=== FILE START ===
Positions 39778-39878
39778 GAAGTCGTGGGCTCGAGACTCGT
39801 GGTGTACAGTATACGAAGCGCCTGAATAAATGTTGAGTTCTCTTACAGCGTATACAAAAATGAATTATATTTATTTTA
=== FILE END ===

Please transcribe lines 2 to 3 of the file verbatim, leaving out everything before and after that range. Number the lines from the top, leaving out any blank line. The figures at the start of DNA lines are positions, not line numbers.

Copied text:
39778 GAAGTCGTGGGCTCGAGACTCGT
39801 GGTGTACAGTATACGAAGCGCCTGAATAAATGTTGAGTTCTCTTACAGCGTATACAAAAATGAATTATATTTATTTTA